Stories from 'The Land Beyond the Forest'

Wild Transylvania is a collection of stories documenting the lives of people and wildlife in a remote corner of Romania, on the fringes of the European Union. Transylvania means 'The Land Beyond the Forest', a place where wolves and bears still roam and the people have been shaped by their environment, striving to make a living from a landscape which has remained essentially unchanged for centuries.

Transylvanian Shepherdess

What would you consider an acceptable risk in farming? Imagine yourself grazing your flock on fields close to forests where apex predators freely range, whilst simultaneously raising two young children in a caravan on the same spot. This is the daily reality for Melinda (above) and her partner Tibor.
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Snake's head fritillary - Fritillaria meleagris

Most of flowers and plants that I photograph are situated on fertile meadows surrounding the village where we live. These meadows provide nutritional grazing for local livestock and a rich and vital food supply for honey bees. It is also common to see villagers picking flowers, herbs and plants for use in medicinal teas and syrups, local knowledge passed down through the generations.
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Wild bear cub on the run...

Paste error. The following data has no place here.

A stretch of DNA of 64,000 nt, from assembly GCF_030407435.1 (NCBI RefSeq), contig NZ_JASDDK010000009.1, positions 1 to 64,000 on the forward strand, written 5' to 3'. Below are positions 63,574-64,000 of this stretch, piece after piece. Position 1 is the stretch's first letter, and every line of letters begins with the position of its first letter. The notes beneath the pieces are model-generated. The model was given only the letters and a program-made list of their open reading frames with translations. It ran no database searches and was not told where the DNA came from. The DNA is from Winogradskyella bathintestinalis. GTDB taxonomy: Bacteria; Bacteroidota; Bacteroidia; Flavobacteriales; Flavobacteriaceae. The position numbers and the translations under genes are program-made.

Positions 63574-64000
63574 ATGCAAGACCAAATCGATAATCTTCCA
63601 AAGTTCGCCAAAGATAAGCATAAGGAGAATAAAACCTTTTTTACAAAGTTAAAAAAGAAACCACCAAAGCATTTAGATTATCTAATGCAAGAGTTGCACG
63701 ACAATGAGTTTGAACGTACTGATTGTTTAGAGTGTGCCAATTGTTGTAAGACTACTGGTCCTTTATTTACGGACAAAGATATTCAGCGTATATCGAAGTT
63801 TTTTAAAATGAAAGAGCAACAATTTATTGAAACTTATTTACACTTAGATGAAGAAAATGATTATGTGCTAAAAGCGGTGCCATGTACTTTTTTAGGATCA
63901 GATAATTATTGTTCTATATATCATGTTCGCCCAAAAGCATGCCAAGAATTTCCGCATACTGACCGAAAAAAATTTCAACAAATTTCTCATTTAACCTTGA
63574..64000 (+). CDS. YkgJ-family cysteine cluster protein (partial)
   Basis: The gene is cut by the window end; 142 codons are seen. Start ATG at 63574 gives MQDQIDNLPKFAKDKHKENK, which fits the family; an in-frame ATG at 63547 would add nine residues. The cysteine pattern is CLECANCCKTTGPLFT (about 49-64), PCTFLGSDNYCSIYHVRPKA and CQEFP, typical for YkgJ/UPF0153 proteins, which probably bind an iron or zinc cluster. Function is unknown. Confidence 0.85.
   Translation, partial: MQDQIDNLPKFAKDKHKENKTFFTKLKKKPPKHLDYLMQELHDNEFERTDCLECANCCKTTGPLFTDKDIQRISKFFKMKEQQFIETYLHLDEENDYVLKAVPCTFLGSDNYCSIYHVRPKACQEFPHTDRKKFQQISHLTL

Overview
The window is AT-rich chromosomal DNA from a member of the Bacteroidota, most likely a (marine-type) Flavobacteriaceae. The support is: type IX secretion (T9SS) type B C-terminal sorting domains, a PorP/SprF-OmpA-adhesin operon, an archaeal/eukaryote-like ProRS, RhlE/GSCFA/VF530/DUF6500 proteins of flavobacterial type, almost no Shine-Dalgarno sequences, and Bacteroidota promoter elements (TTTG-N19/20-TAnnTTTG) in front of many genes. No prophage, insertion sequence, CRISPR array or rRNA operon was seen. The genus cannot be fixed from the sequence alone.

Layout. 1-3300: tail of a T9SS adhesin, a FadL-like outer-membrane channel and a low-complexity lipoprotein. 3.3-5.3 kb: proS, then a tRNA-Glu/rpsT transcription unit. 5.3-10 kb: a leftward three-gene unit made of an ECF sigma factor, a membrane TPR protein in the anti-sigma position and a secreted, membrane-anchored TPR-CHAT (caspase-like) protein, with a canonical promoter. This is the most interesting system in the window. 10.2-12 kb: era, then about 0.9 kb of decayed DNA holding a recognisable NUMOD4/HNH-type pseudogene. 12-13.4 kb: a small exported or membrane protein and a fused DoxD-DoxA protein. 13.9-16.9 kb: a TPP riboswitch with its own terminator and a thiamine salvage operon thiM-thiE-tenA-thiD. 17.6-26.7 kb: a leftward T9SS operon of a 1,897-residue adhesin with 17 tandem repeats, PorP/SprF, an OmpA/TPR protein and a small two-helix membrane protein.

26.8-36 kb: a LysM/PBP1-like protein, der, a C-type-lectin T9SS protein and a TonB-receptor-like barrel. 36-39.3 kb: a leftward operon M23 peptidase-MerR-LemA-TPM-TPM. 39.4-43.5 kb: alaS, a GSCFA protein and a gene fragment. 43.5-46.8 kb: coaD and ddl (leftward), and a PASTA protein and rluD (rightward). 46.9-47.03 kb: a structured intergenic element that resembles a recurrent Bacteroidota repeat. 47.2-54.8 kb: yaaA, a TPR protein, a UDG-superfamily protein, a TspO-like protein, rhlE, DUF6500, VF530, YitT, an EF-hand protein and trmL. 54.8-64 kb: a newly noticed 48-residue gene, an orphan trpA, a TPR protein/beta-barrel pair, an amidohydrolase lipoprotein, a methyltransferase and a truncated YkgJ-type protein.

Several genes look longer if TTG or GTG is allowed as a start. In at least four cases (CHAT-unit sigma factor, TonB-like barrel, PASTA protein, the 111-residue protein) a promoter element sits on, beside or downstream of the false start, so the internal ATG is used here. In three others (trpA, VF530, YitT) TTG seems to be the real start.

Brown bears have a large global distribution which reflects their ability to adapt to a variety of habitats. There are estimated to be more than 200,000 brown bears worldwide, with approximately 6000 individuals in the Carpathian region of Romania. They are among the largest living carnivores and can grow to an enormous size, males up to 350kg, and females to 200kg.
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Until the cows come home

A village spectacle occurs each evening which is the norm for villagers in Transylvania but unique to outside observers. After the cows have grazed all day on meadows close to forests where bears and wolves roam, protected by herders and dogs, they are then returned to the edge of the village in the evening. From there, the cows make their own way home.
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Roma funeral wake

There is a rich and vibrant Roma culture in Transylvania, and although their history is full of persecution and quite appalling treatment, I want to concentrate on the Roma of today. It is quite incredible that so little is known about them when you consider their community makes up approximately 2% of the Romanian population, and estimated to grow rapidly due to a higher than average birth rate.
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Returning home from the fields

Life can be hard in Romania so resilience and self sufficiency are important lessons to learn from a young age. It just so happens that many of the more traditional farming methods that have been passed from one generation to another are low impact and sustainable. Yearly planning is crucial and villagers make the most of the fair weather seasons to plant and harvest in preparation for the long and harsh winter.
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